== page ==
prison

Shortly after finding Paul Toth’s bit about why he’s leaving the states (economic inequality, anti-intellectualism, etc…) I ran across the announcement of this lovely first: not to be outdone in anything (except education, health care, productivity…) the U.S. is Number 1 at imprisoning people, with 1% of the population now in jail! Now there’s a reason to leave; any country that obsessed with having people behind bars has something seriously wrong with it.

[A Pew Center study] says that nationwide there are now 1.6 million people in prisons, translating into one in every 99.1 adults. It has never been so high and can be traced back to a surge of prison sentences handed down through the 1990s, although the rate has continued to trend upward since 2000. The findings also underline America’s position as the most prison-heavy country in the world, far outstripping China, which has the second highest rate of imprisonment as well as Russia, ranked third.

We’re by no means the only country experiencing this trend, I caught a little item on Catalunya here in Spain, where they’re going to build “express” prisons to cope with over-crowding. Apparently they’d have to build a new prison in the region every year to deal with the rise in inmates, so they’re looking into pre-fab prisons. Suburbs and prisons made of the same materials, somehow fitting.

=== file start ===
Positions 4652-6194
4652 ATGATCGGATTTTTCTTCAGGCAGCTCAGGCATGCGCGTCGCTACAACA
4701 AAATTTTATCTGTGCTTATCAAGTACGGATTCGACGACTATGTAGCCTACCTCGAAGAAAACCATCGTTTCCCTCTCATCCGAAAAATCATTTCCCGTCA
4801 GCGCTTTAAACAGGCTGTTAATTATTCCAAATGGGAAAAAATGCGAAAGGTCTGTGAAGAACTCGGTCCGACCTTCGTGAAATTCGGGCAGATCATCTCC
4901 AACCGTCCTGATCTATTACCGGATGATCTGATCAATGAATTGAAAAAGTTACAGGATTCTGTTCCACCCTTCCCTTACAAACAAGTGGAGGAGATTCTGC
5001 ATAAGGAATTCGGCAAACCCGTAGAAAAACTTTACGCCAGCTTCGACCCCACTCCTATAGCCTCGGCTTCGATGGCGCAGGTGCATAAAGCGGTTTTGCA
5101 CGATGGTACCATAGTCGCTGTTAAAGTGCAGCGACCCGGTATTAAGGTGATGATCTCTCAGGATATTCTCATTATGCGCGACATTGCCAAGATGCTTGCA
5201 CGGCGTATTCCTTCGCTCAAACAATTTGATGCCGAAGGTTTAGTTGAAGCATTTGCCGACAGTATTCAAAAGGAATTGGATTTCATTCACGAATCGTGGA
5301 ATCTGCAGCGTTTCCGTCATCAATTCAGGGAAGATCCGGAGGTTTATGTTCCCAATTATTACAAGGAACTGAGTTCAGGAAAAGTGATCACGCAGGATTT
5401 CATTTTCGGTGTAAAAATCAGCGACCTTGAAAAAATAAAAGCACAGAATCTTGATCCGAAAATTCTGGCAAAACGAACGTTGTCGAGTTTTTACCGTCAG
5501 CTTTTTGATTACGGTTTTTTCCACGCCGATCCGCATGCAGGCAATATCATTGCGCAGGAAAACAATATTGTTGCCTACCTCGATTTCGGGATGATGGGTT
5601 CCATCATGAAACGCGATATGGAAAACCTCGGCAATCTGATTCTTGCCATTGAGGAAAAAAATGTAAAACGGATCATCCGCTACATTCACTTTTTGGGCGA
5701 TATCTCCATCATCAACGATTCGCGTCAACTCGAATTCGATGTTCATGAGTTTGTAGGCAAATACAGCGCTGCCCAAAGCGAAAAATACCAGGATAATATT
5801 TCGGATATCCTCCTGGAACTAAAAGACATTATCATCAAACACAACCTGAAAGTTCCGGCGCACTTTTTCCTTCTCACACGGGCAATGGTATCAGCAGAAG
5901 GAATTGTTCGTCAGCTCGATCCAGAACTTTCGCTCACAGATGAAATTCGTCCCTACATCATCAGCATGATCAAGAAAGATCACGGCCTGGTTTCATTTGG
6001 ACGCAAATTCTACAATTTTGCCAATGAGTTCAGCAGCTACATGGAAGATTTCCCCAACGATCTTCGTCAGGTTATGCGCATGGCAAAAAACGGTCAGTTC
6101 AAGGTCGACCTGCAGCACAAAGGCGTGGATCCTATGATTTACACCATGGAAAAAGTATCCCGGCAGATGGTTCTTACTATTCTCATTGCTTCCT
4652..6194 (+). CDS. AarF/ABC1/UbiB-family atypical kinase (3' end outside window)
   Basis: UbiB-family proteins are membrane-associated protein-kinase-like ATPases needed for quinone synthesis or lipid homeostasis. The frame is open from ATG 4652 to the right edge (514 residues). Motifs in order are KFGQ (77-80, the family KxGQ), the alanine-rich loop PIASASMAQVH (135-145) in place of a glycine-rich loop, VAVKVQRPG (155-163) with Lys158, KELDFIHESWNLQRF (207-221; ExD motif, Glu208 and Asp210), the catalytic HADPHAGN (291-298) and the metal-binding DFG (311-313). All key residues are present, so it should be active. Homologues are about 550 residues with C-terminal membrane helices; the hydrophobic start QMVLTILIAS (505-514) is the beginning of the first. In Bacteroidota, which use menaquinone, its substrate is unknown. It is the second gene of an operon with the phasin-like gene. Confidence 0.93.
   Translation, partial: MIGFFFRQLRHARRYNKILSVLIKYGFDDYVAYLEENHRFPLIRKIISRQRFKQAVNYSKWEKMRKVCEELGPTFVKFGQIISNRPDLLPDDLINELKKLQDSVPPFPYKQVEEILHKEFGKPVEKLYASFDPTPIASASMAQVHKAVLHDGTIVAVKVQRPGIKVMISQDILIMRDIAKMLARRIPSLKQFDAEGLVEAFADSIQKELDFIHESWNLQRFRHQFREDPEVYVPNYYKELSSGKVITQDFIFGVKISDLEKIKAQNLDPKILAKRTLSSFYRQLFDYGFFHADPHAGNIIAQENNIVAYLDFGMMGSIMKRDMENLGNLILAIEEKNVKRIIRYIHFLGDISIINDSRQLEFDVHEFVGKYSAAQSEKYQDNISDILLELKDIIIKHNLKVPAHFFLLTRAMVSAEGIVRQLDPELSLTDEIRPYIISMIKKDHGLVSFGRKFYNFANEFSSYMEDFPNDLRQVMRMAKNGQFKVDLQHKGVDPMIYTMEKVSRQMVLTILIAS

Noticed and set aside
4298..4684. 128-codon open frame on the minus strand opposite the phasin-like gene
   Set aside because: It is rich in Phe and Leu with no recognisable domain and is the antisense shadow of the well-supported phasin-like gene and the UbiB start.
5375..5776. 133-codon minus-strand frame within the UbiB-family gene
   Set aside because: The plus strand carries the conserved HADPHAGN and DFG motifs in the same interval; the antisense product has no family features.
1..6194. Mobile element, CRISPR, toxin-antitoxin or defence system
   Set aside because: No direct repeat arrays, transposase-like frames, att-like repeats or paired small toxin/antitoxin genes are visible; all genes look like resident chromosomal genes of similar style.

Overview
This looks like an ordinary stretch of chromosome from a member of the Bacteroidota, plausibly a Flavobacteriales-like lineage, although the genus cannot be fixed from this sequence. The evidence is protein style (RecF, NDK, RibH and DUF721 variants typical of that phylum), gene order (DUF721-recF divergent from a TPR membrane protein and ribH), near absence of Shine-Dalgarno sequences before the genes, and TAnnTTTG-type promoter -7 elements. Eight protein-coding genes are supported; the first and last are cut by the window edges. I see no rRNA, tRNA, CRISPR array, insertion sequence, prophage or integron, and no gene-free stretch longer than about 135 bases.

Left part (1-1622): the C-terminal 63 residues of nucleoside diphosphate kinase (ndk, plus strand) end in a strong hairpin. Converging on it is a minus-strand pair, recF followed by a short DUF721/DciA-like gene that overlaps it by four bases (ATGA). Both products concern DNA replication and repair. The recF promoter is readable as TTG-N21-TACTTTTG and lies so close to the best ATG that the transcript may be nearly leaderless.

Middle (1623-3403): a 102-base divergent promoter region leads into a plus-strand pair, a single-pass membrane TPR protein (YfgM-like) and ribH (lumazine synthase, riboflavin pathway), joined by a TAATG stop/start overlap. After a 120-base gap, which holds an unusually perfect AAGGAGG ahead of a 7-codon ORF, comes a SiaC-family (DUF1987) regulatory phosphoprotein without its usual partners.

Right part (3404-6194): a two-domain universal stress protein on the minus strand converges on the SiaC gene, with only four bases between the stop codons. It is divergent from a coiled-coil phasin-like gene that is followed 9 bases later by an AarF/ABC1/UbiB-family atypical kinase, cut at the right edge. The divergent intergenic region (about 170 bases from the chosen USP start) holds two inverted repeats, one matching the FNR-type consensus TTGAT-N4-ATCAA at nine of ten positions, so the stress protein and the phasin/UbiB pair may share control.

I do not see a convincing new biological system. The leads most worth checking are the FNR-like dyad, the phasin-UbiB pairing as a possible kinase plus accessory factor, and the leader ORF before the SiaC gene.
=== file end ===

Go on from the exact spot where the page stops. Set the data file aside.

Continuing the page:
On another incarceration-related note, kv sent me this link a while back about how, at least in California, you can’t blame immigrants – they’re committing less crime than native born Americans.

People born outside the United States make up about 35 percent of California’s adult population but account for about 17 percent of the adult prison population the report by the Public Policy Institute of California showed. According to the report’s authors the findings suggest that long-standing fears of immigration as a threat to public safety are unjustified. The report also noted that U.S.-born adult men are incarcerated at a rate more than 2 1/2 times greater than that of foreign-born men.

So there you have it, despite our obsession with incarceration and the disproportionate sentencing of minorities immigrants are still not overcrowding our prisons, we are.

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